Movies about arms dealers are nothing new: Remember Nicolas Cage and Jared Leto playing Ukrainian brothers in Lord of War? Not only does it look highly unlikely that the two of them were actually related, but things got even weirder when Leto decided to speak in a Ukrainian accent whereas Cage didn't.
Is 'War Dogs' based on a true story?
If you're unfamiliar with the movie, here's a brief explanation courtesy of Wikipedia: "The film follows two arms dealers, Efraim Diveroli and David Packouz, who receive a U.S. Army contract to supply ammunitions for the Afghan National Army worth approximately $300 million."
So the implications go beyond a criminal arms dealer narrative, and War Dogs does have some truth to it. Teller and Hill play real-life war profiteers Efraim Diveroli and David Packouz.
The two men helped facilitate the sales and transfers of weapons and ultimately ended up making lots of money in the process: the real-life Packouz's net worth stands at about $2.9 million today and while there's no word on how much Efraim's got (more or less), we do know that the two of them are locked in a feud over monetary compensation.
War Dogs grossed some $86.2 million in the box office worldwide against its $40-million budget. The film featured two well-known young Hollywood stars, and for the movie's specific genre and the fact that it has an "R" rating, that's a pretty decent rate of return.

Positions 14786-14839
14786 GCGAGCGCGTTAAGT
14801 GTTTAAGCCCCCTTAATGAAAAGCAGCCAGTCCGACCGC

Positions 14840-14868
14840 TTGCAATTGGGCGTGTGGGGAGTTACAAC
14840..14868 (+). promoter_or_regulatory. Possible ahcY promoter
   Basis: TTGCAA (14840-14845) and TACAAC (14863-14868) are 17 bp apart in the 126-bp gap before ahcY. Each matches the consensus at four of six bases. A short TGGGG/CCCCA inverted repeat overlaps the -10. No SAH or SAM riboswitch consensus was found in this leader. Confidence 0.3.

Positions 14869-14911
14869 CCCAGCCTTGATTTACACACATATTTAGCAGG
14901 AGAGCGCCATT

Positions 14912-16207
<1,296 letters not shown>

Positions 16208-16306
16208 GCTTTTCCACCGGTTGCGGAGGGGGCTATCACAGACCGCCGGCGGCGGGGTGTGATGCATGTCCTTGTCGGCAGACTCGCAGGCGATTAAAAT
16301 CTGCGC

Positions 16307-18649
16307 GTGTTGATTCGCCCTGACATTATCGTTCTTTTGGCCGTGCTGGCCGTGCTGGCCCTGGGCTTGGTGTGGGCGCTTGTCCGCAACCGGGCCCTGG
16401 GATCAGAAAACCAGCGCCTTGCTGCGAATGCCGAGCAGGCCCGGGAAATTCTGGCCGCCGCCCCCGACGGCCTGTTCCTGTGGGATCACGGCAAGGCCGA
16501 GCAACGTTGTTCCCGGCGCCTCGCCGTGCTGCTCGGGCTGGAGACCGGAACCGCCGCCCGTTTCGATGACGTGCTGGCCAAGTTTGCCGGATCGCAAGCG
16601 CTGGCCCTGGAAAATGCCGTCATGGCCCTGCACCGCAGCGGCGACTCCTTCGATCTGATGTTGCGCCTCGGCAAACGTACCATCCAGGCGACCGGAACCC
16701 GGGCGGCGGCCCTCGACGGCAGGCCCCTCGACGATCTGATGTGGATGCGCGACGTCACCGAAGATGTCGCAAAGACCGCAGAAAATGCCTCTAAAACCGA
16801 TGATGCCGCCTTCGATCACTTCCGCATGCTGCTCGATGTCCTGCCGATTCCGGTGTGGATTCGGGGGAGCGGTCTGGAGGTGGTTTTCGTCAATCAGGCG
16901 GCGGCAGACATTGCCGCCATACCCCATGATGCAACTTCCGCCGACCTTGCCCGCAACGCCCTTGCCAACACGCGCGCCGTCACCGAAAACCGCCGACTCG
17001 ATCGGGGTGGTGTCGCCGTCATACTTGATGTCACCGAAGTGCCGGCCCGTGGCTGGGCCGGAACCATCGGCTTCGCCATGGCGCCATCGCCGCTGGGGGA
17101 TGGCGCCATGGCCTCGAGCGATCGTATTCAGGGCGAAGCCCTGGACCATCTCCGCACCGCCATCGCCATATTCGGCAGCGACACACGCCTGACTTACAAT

What happens at the end of 'War Dogs'?
Obviously there are MASSIVE SPOILERS coming ahead so if you're planning on streaming this flick and don't want to know about any of its finer plot points, then stop reading right now.
OK, you're still here, so here's what happens in War Dogs' finale: Efraim is ultimately sentenced to four years in prison for his crimes, whereas David only gets seven months' house arrest for fully cooperating with authorities.
Here's where things get interesting: Henry then meets up with David and apologizes for abducting him when he was in Albania and he also thanks him for not giving his name to the FBI. When David asks if their meeting is a coincidence and what happened to Bashkim, Henry doesn't say anything. Henry hands David a briefcase full of money instead — that's if David doesn't ask any more questions.
The film ends with David looking at the money and viewers don't know if he takes the cash or not.
'War Dogs' ending explained:
So why does the flick end on this note? Well, it certainly takes sides in the David vs. Efraim dispute. In the film, the two men find themselves in tons of heated arguments and disagreements. Then there's the fact that David joins Efraim's company, and that his sense of morality was compromised when he decided to do so.
The big briefcase of money represents a choice that David decides to make or not. If he takes the cash, then he'll be complicit with Henry, or maybe he'll be on the hook for some potentially dangerous new ventures in the future. If not, Henry might take that as a sign of issues down the road, so David is undergoing a very real moral quandary as a result.
If you haven't seen the flick and it seems like your cup of tea, you can check it out on Netflix here. You know, depending on your region and what not.